, I think it still my duty to say that all of them did their duty in every respect. I have the honor to be your most obedient servant, Max Weber, Colonel commanding Fort Hatteras. camp Hatteras, September 3, 1861. We, the undersigned, officers and men of the above regiment, certify herewith, upon honor, that Lieutenant-Colg naval defences of Virginia and North Carolina; Wm. F. Martin, Colonel Seventh regiment of infantry, North Carolina Volunteers; W. S. G. Andrews, Major, commanding Forts Hatteras and Clark; informing me the enemy had surrendered under the stipulations contained in the original agreement between myself and Major-General Butler on be other escape for privateers — that through Ocracoke — a difficult pass fifteen or twenty miles below Fort Hatteras. That point can now be easily possessed, if Hatteras is held and reinforced, as from it an expedition might be easily fitted out which could annihilate the works at Ocracoke in an hour. It is the key to the whole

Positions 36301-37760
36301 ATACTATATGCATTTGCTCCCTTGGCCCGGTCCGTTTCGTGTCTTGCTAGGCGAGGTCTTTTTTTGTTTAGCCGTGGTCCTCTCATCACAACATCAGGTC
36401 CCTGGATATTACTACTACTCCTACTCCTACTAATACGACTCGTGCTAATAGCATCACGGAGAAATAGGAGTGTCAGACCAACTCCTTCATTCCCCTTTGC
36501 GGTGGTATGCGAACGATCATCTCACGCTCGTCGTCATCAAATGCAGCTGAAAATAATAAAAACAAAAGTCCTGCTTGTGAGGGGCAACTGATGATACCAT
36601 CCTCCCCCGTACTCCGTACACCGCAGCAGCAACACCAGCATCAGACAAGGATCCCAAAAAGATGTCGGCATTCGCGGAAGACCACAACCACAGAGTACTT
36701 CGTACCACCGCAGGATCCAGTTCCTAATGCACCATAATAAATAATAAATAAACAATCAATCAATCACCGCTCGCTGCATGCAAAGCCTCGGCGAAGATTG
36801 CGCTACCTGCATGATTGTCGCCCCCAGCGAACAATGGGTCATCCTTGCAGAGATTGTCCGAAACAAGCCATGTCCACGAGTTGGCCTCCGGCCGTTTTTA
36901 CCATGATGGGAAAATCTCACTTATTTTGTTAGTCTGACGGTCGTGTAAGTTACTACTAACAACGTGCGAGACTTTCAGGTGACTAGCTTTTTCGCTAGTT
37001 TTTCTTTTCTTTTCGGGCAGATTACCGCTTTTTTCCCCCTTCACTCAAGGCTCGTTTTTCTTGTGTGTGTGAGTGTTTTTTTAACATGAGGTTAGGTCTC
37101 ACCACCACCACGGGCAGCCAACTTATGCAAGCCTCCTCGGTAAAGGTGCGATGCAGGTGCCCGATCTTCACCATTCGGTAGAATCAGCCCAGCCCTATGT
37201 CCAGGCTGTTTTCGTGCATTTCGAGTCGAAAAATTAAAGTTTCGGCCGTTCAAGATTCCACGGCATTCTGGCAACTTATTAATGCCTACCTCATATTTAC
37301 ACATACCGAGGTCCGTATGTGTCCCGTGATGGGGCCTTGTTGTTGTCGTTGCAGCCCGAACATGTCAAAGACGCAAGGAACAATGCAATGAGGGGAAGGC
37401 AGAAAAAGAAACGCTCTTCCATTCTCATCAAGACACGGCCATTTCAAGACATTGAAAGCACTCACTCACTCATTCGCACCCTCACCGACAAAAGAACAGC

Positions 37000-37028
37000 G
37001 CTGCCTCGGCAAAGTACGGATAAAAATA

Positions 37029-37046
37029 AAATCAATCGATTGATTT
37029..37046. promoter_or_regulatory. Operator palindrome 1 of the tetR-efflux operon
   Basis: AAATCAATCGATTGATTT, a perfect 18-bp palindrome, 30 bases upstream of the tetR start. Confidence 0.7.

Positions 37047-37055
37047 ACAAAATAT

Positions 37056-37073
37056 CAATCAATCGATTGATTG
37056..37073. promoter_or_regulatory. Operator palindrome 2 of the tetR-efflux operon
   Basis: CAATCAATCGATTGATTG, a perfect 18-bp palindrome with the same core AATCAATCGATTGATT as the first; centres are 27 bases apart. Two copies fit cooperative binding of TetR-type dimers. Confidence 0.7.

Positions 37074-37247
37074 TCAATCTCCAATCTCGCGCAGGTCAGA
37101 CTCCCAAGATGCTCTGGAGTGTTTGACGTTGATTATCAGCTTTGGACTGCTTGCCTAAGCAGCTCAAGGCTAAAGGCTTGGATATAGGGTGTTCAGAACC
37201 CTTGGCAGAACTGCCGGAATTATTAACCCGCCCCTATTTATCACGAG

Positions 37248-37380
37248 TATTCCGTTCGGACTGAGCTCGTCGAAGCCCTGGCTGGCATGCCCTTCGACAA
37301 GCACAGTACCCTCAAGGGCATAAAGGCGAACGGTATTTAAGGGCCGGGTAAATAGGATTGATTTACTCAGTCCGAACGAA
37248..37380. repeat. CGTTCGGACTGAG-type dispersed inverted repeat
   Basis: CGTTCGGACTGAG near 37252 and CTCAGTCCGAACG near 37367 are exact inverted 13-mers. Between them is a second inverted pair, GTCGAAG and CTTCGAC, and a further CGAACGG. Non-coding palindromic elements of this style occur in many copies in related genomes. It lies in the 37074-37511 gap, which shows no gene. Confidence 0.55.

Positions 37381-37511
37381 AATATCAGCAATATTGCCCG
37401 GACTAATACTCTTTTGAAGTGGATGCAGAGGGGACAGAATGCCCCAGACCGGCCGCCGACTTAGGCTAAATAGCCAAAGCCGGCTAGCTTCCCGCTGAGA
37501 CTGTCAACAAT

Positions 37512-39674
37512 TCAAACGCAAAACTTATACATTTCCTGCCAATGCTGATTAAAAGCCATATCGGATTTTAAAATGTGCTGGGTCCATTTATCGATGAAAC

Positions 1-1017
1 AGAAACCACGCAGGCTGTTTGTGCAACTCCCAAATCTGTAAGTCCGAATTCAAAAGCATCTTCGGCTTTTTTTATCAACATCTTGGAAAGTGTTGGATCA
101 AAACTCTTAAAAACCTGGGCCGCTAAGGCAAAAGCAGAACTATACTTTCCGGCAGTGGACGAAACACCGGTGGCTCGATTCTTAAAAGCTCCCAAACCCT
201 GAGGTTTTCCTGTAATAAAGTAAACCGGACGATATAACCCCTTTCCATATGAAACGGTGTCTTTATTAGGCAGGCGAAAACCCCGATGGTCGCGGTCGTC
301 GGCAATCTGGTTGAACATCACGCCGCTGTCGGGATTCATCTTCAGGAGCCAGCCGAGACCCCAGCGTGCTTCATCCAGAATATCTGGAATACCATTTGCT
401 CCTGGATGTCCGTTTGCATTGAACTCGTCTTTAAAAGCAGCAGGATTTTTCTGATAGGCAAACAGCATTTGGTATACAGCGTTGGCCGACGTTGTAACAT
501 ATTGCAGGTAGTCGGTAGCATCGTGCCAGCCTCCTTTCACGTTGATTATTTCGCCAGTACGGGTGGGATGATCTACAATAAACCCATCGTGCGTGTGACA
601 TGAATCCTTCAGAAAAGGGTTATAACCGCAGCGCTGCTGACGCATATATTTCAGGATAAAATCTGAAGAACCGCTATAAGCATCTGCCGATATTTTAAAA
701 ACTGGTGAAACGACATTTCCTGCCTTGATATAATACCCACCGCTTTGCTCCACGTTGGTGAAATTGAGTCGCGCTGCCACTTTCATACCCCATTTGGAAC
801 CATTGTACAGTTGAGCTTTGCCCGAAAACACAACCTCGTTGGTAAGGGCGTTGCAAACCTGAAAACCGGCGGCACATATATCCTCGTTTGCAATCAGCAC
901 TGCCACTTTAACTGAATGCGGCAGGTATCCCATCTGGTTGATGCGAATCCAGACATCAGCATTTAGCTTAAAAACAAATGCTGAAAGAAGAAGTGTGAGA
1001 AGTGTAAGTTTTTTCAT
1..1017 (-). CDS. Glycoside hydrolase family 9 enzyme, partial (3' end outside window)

Rebellion Record: a Diary of American Events: Documents and Narratives, Volume 3. (ed. Frank Moore), Doc. 36. battle of Port Royal, S. C. Fought November 7, 1861. (search)
way. We did not get a chance for a shot until near noon, but in the mean time we put every thing ready for action — rigging stoppered, decks sanded down, fires put out, and pumps rigged, in fact every thing that could be thought of, to give them Hatteras. In the mean time Capt. Dupont was pitching into two batteries--one on the right and one on the left bank of the river — with the Wabash, Susquehanna, Seminole, Pawnee, Mohican, and several of the gunboats. But when the old Pocahontas arriveg to do with it. They lay off in the transports, a long distance, until after we had taken the place, and the Gridiron, that emblem that every true American should be proud of, was flying over it. Consequently, no General Butler about this, like Hatteras. The men at my gun fought like Trojans, and the shot and shell flew about them like hail. We expected to be ordered home to repair our engine, but the Commodore says he wants us to do a little more fighting first. So we say we will go it with
Benjamnin F. Butler, Butler's Book: Autobiography and Personal Reminiscences of Major-General Benjamin Butler, Chapter 6: contraband of War, Big Bethel and Hatteras. (search)